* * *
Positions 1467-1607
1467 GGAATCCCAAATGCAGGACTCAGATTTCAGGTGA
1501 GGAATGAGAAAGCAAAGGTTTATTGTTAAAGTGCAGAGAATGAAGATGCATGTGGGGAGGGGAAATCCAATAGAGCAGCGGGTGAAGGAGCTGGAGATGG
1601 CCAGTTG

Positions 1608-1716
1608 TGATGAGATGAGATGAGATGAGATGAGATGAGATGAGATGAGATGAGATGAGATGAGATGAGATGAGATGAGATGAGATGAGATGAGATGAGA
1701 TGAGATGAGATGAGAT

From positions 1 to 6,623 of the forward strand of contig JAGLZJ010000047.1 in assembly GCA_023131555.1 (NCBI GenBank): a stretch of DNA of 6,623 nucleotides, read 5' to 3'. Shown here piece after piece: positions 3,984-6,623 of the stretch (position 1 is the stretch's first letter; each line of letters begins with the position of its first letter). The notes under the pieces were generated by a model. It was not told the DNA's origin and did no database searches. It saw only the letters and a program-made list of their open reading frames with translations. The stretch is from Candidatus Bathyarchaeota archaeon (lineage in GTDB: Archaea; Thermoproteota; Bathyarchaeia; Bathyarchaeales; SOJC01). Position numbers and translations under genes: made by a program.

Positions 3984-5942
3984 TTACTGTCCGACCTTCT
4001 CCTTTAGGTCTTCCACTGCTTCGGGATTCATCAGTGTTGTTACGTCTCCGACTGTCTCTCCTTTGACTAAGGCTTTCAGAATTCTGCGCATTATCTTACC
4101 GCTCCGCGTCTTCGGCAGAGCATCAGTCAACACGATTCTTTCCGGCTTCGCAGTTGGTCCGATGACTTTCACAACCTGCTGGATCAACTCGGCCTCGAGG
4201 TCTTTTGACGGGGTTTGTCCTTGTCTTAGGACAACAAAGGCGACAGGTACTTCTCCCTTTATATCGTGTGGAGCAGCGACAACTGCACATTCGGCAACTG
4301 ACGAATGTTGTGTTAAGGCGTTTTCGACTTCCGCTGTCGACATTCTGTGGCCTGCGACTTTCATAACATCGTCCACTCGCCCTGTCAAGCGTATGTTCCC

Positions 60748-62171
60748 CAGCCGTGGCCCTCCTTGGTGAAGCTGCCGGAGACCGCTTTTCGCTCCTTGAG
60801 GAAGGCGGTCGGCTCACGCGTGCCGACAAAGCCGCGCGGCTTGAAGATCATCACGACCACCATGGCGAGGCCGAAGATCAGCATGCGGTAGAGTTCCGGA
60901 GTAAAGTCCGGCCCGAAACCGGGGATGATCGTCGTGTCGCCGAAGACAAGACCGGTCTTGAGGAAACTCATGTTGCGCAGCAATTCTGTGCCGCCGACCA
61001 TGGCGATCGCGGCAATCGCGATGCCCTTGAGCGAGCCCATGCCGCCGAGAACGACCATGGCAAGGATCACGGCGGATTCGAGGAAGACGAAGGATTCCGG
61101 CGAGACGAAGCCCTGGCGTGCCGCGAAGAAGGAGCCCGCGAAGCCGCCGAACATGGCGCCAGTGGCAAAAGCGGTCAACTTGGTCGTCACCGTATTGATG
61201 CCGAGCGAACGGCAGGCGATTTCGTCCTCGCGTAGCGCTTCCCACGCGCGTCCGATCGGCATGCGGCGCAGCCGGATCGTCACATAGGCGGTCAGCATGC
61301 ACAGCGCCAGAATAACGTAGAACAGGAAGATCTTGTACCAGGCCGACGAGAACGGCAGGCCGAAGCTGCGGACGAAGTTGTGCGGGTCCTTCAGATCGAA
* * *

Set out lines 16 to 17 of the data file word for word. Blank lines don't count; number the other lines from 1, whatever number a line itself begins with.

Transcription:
60748 CAGCCGTGGCCCTCCTTGGTGAAGCTGCCGGAGACCGCTTTTCGCTCCTTGAG
60801 GAAGGCGGTCGGCTCACGCGTGCCGACAAAGCCGCGCGGCTTGAAGATCATCACGACCACCATGGCGAGGCCGAAGATCAGCATGCGGTAGAGTTCCGGA